"The lifelong friends, he said. We sometimes wait a lifetime for them."
Post brexit fiction doesn't sound particularly inviting does it? Don't be fooled by those style of reviews, this novel is fabulous. It is about an unlikely friendship, a shared love of obscure art, the formative influences of our youth and the prospect of the end of life. The novel meanders time wise and reminded me of a vivid, engaging dream. The writing has an economy which is reminiscent of poetry, it tantalisingly draws you in, touching your emotions and spurring you on to completion.
Elizabeth's relationship with her much older neighbour, Daniel, is really intriguing. Theirs is a cerebral connection that transcends the exterior of youth and age, rather it is a meeting of inquisitive minds and that is a beautiful and inspiring thing. Their interactions reminded me of all the people in my life who have opened my mind to fascinating fiction, art, music and different ways of looking at the world. Daniel is in start contrast with Elizabeth's mother, who is fearful and more concerned with outer appearances. The characters seemed so visceral to me, which is even more of an achievement when you consider this is not a particularly long novel, that speaks to the artistry of the writer. Deservedly on the long list for the Man Booker prize - although unfortunately not the winner - Autumn promises to be the first in a series of four seasonally themed offerings and I for one can't wait to enjoy the rest of that literary year.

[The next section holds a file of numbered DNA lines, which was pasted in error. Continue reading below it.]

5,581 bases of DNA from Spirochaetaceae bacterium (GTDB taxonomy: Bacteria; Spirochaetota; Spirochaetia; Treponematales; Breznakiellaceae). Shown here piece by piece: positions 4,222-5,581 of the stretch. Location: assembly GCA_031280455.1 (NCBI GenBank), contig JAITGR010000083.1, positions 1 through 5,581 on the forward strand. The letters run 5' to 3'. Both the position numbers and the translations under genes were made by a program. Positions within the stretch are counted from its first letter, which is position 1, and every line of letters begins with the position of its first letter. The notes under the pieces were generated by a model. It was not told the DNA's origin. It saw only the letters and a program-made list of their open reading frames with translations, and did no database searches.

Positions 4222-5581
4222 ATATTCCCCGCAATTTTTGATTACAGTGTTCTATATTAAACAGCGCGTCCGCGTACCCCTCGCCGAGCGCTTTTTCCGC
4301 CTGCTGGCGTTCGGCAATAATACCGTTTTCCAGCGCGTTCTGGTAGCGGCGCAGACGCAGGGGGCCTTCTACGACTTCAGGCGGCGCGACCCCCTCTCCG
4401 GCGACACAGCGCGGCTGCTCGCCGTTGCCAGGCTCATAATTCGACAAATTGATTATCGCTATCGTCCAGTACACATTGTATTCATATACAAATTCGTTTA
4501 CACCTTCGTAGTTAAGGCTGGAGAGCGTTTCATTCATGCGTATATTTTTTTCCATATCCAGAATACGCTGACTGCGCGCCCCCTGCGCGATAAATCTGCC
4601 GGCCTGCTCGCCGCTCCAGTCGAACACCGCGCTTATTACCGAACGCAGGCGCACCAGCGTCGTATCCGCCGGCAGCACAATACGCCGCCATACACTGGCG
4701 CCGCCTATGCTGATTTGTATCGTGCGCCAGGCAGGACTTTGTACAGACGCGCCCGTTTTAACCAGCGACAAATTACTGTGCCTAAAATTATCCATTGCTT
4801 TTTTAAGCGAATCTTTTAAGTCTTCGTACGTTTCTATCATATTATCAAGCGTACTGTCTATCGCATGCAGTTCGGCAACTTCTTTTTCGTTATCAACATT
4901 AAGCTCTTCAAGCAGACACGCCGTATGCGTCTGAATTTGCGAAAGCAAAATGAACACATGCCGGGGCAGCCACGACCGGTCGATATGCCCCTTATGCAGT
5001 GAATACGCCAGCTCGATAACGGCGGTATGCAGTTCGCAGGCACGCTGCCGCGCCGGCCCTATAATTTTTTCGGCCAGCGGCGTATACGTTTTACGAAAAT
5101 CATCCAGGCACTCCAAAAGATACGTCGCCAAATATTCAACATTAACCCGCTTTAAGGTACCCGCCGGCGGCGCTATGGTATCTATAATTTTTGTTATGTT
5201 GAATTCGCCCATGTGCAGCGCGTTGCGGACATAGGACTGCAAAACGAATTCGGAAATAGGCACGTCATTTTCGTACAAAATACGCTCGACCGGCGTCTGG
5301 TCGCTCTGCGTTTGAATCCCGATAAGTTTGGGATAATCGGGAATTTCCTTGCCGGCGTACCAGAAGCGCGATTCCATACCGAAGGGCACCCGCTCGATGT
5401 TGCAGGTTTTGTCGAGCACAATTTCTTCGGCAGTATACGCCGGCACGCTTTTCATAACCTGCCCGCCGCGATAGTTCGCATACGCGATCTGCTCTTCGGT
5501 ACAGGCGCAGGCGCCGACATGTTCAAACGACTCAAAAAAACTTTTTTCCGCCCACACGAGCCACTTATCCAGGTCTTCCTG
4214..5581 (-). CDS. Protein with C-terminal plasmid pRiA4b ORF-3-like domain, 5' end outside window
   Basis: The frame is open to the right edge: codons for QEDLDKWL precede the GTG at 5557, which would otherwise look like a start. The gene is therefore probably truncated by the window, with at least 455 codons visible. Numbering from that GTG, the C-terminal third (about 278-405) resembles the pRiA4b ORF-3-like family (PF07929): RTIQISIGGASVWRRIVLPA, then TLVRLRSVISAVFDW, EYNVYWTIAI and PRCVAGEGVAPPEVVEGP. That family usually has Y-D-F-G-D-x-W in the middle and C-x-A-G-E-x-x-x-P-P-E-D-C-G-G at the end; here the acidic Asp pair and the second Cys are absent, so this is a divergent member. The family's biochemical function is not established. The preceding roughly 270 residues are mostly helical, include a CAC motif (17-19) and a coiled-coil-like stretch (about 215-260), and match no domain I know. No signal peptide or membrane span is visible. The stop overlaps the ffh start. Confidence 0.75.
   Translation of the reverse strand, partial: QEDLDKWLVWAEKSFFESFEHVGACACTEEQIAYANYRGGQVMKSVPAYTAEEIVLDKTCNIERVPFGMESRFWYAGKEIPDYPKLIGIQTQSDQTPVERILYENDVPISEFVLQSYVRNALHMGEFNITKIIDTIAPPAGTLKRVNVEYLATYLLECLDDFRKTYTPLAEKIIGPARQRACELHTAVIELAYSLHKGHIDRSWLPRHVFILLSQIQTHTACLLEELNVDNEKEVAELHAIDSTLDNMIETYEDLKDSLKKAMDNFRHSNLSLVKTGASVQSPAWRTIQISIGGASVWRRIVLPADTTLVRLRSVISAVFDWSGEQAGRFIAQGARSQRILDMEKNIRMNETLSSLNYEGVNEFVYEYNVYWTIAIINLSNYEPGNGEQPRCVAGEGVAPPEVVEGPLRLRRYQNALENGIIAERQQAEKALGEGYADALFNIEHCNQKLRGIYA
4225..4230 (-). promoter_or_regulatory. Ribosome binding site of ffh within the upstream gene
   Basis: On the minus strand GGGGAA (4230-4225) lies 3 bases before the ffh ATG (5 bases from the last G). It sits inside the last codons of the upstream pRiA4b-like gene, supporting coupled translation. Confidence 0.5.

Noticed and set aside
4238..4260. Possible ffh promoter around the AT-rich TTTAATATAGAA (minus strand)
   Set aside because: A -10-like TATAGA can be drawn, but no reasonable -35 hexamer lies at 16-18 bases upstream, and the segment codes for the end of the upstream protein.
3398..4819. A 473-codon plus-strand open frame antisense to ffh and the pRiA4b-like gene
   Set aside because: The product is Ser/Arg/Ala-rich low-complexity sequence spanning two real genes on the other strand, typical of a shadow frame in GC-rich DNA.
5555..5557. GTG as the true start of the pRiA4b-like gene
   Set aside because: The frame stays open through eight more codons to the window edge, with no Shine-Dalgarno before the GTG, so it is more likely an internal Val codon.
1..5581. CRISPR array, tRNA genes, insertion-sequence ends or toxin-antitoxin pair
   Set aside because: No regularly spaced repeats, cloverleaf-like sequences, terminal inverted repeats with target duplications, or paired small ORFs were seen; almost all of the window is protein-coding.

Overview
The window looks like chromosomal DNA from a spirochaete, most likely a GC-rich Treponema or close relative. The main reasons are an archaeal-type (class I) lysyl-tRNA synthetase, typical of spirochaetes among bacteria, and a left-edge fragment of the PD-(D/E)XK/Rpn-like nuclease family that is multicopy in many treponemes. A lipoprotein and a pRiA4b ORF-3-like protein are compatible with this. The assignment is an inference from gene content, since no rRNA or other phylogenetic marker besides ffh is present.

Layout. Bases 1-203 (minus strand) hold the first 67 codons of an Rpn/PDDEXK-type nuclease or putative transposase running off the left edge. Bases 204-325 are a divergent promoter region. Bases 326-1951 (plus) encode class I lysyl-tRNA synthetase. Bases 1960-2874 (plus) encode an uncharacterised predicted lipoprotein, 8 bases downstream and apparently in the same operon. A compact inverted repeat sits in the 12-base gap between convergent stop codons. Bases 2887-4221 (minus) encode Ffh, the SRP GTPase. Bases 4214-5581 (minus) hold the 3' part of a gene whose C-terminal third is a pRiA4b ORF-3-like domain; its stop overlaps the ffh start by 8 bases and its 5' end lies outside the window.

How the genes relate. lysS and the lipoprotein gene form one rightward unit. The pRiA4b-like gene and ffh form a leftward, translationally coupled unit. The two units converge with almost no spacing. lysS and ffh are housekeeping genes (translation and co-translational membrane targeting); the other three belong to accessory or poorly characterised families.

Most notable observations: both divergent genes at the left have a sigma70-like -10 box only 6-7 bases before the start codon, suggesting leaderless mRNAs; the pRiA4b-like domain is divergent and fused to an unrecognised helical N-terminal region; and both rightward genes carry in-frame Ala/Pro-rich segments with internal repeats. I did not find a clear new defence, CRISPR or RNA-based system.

5 out of 5 lives are a work of art.